2.50
Hdl Handle:
http://hdl.handle.net/10755/149130
Type:
Presentation
Title:
Parental Consent and Adolescent Risk Behavior Research
Abstract:
Parental Consent and Adolescent Risk Behavior Research
Conference Sponsor:Sigma Theta Tau International
Conference Year:2003
Author:Tigges, Beth Baldwin, PhD, RN, CPNP, BC
P.I. Institution Name:University of New Mexico
Title:Assistant Professor
Objective: Researchers studying adolescent risk-behavior in the schools often have the choice of using active or passive parental consent. Active consent requires all parents to return a consent form, regardless of whether they are allowing their children to participate in the research. Passive parental consent requires parents to respond only if they do not want their children to participate. The purpose of this presentation is to provide an analysis of methodological issues related to parental consent in school-based adolescent risk behavior research and to propose recommendations for addressing these issues that are consistent with current legal and ethical standards in the United States. Methods: Review and synthesis of the professional literature related to adolescents and parental consent, federal regulations and guidelines in the United States, and the author's experience presenting these arguments and issues to institutional review boards and funding agencies for over 10 years. Findings: The procedures used for parental consent have implications for a study's participation rates, costs, and selection bias. When active parental consent is required, parental permission is typically obtained for only 30-60% of students, compared to 93-100% when passive consent is used. Extensive follow-up may result in 55-100% of parents giving permission, but at significant cost (typically $20-25 per student). Active consent results in the exclusion of minorities, students having problems in school, and students already engaged in or at risk for problem behaviors. There are strong methodological reasons for using passive parental consent when possible. Current federal regulations include four areas that may be cited to support requests for alterations in parental consent procedures, including the use of passive parental consent. Conclusions: Adolescent health researchers must understand the methodological, legal, and ethical issues related to parental consent to produce high-quality, valid research and to provide input into the development of laws, policies, and regulations.
Repository Posting Date:
26-Oct-2011
Date of Publication:
17-Oct-2011
Sponsors:
Sigma Theta Tau International

Full metadata record

DC FieldValue Language
dc.typePresentationen_GB
dc.titleParental Consent and Adolescent Risk Behavior Researchen_GB
dc.identifier.urihttp://hdl.handle.net/10755/149130-
dc.description.abstract<table><tr><td colspan="2" class="item-title">Parental Consent and Adolescent Risk Behavior Research</td></tr><tr class="item-sponsor"><td class="label">Conference Sponsor:</td><td class="value">Sigma Theta Tau International</td></tr><tr class="item-year"><td class="label">Conference Year:</td><td class="value">2003</td></tr><tr class="item-author"><td class="label">Author:</td><td class="value">Tigges, Beth Baldwin, PhD, RN, CPNP, BC</td></tr><tr class="item-institute"><td class="label">P.I. Institution Name:</td><td class="value">University of New Mexico</td></tr><tr class="item-author-title"><td class="label">Title:</td><td class="value">Assistant Professor</td></tr><tr class="item-email"><td class="label">Email:</td><td class="value">btigges@salud.unm.edu</td></tr><tr><td colspan="2" class="item-abstract">Objective: Researchers studying adolescent risk-behavior in the schools often have the choice of using active or passive parental consent. Active consent requires all parents to return a consent form, regardless of whether they are allowing their children to participate in the research. Passive parental consent requires parents to respond only if they do not want their children to participate. The purpose of this presentation is to provide an analysis of methodological issues related to parental consent in school-based adolescent risk behavior research and to propose recommendations for addressing these issues that are consistent with current legal and ethical standards in the United States. Methods: Review and synthesis of the professional literature related to adolescents and parental consent, federal regulations and guidelines in the United States, and the author's experience presenting these arguments and issues to institutional review boards and funding agencies for over 10 years. Findings: The procedures used for parental consent have implications for a study's participation rates, costs, and selection bias. When active parental consent is required, parental permission is typically obtained for only 30-60% of students, compared to 93-100% when passive consent is used. Extensive follow-up may result in 55-100% of parents giving permission, but at significant cost (typically $20-25 per student). Active consent results in the exclusion of minorities, students having problems in school, and students already engaged in or at risk for problem behaviors. There are strong methodological reasons for using passive parental consent when possible. Current federal regulations include four areas that may be cited to support requests for alterations in parental consent procedures, including the use of passive parental consent. Conclusions: Adolescent health researchers must understand the methodological, legal, and ethical issues related to parental consent to produce high-quality, valid research and to provide input into the development of laws, policies, and regulations.</td></tr></table>en_GB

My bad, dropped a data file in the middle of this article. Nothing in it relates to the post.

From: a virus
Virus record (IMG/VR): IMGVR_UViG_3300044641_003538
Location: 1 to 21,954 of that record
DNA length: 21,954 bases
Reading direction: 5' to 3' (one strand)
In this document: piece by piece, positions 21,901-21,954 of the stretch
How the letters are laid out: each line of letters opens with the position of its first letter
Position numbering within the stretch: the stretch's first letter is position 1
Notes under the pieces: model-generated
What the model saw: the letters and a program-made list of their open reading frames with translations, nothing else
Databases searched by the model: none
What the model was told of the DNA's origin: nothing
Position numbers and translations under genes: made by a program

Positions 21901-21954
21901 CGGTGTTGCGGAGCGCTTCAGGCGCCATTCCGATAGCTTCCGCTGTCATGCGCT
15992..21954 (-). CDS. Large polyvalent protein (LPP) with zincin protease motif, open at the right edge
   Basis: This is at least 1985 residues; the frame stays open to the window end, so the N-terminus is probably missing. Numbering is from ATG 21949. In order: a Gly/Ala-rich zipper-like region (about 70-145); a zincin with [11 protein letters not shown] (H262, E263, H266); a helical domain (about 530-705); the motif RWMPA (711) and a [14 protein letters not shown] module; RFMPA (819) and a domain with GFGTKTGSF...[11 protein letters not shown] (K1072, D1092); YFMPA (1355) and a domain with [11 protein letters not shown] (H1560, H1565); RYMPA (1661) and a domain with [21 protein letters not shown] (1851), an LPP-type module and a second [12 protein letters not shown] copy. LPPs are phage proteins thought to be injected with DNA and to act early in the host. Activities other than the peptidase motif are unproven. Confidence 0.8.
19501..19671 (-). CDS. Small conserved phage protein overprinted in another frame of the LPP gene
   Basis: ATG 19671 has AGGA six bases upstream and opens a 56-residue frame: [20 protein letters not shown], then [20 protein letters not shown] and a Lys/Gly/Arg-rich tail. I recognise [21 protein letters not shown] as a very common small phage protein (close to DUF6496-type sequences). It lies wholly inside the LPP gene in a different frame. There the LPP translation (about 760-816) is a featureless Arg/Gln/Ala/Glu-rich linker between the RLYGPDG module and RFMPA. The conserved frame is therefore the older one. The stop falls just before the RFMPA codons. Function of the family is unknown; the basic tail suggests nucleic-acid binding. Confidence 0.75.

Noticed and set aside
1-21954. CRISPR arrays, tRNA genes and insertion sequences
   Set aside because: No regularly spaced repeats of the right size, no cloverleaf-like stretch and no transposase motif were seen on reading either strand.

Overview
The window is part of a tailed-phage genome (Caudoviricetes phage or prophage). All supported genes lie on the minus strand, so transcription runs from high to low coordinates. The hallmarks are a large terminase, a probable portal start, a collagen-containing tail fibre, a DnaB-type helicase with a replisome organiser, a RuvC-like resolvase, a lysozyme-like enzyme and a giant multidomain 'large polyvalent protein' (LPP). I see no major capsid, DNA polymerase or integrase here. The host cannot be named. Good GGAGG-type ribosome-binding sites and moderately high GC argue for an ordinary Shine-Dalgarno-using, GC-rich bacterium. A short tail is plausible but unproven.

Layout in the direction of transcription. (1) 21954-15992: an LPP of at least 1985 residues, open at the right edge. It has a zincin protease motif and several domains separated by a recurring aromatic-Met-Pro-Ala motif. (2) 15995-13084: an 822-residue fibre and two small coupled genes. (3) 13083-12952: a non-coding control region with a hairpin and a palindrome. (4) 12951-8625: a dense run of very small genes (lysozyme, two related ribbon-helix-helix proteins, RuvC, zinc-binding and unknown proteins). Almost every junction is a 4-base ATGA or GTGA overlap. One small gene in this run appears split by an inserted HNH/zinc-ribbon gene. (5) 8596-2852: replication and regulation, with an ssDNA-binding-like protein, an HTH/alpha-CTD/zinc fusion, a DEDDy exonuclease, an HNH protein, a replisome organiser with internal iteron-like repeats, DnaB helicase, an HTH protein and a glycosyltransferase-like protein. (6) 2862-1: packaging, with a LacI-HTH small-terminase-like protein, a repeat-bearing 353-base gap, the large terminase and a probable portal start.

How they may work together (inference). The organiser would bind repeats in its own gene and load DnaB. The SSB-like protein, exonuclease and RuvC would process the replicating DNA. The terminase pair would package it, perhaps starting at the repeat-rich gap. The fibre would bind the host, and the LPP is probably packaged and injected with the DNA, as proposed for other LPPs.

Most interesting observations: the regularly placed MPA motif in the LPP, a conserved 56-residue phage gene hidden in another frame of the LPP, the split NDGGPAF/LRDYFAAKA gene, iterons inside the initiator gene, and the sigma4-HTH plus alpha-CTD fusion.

dc.date.available2011-10-26T09:56:41Z-
dc.date.issued2011-10-17en_GB
dc.date.accessioned2011-10-26T09:56:41Z-
dc.description.sponsorshipSigma Theta Tau Internationalen_GB
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